Some summarised examples:


Ahmed realises he needs to be more confident. He has a lot of subject matter knowledge yet holds back in meetings and defers to others, especially those more senior, even when he thinks their understanding is flawed. Consequently, he tends to be disregarded by his manager(s) as having “nothing to offer”. He used to get very frustrated that he was being ignored until he realised he wasn’t speaking up.

Hidden assumption: “If I challenge the views of others I might make a factual mistake and be utterly embarrassed and punished. This would be especially painful with my manager, or even worse, with my Branch Head!”

Origin: An uncompromising school teacher; a family culture of “respect for authority”.

New story: “If I test my thinking in meetings rather than challenging others by asserting my view, I can put my view without risking “being wrong”. And anyway, even if I am wrong sometimes, the world will not end!”

Outcome: Ahmed’s manager(s) now realise he has a lot to offer and while they do not always agree with him they value his expertise and contribution. His new capacity to engage has enhanced the possibility of an upcoming promotion.


Kim’s story of herself, as well as a being a source of pride, was one of being a “peace keeper”. She shied away from “difficult conversations” because “conflict is not the way to peace”. Unfortunately, Kim found herself working for a demanding manager who kept piling on the work without checking Kim’s capacity to deliver. Kim’s high level of capability was being stretched to breaking point and Kim recognised she had been there before. As a “peace keeper” she did not discuss her distress with her manager. Her normal pattern was to persist, be quiet and put up with it. While Kim thought her long hours were normal, others thought of her as a “workaholic”.

Hidden assumption: “If I speak up or take action, even to protect myself, some terrible consequence will befall me.”

Origin: Kim grew up as the eldest child in a household where her mother was gravely ill and her father was away working to support the large family. It was expected that Kim would “keep it all together” which meant managing and keeping quiet a large number of siblings upon pain of an “explosive” and fragile mother. Kim learned valuable skills in “peace keeping” and survived that very difficult time in her life.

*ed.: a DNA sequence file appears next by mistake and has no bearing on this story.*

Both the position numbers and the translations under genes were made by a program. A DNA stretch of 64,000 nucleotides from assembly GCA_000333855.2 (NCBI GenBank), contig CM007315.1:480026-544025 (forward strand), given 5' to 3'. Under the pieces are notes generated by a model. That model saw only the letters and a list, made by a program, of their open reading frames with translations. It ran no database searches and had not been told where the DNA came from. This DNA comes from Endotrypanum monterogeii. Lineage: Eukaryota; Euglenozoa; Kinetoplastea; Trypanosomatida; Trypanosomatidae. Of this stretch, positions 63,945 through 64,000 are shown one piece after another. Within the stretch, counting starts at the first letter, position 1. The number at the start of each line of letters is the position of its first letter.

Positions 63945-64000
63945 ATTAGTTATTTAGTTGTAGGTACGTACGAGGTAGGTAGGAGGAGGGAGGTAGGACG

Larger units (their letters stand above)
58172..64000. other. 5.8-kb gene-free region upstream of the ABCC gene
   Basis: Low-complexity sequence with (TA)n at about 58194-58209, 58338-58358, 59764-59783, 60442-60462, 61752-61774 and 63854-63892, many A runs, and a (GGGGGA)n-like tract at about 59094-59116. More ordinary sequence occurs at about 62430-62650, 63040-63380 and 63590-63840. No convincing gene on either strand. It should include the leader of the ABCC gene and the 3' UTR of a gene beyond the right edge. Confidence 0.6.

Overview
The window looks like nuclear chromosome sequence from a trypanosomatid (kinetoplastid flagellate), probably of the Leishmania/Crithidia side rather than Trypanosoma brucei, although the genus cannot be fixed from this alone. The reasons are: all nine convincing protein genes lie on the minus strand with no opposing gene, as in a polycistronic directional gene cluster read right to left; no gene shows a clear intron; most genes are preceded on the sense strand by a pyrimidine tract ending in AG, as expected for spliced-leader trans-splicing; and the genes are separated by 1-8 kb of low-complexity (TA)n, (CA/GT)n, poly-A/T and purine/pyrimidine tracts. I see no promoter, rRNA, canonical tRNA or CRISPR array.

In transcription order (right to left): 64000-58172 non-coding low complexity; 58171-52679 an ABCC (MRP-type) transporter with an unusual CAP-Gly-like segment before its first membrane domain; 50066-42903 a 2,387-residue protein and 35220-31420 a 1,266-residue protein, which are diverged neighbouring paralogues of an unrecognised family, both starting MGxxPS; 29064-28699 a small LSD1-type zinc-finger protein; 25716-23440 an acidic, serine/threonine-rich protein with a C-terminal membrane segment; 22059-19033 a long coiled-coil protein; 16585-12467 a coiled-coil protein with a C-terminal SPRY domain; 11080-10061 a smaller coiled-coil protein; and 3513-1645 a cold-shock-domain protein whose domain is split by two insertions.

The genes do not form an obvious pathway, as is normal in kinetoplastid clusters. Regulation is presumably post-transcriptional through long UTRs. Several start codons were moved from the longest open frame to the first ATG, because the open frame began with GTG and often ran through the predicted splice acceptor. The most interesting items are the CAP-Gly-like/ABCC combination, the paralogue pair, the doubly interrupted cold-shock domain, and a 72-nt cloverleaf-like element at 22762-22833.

New story: “My adult life is not my childhood (even if it feels like it). I can use my finely tuned negotiation skills to work with my manager to work things out. She is not my mother and she can be a reasonable person. I do not need to just “put up with it” – I think I can talk about it with her.”

Outcome: Initially, Kim just watched her pattern with new eyes and journaled her observations. She practiced preparing a conversation with her manager using the technical tools she learned at the workshop while paying attention to the feelings of “doom” that arose as she did so. Over time, those feelings subsided, especially as Kim also journaled the experiences of her manager being a reasonable human being. She formed a new story of her manager as being someone who trusted Kim to deliver with minimal fuss.

Her rehearsal and preparation paid dividends at a one-on-one discussion with her manager where she was able to test her new story of her manager. She discovered that she was on the right track and her manager filled in a few gaps in Kim’s understanding. Her manager was deeply concerned she had misinterpreted Kim’s acquiescence as “all good” and was a little ashamed that she had not stopped to think more deeply about how she might be impacting Kim. Of course, her manager was being run by her own “hidden assumptions”.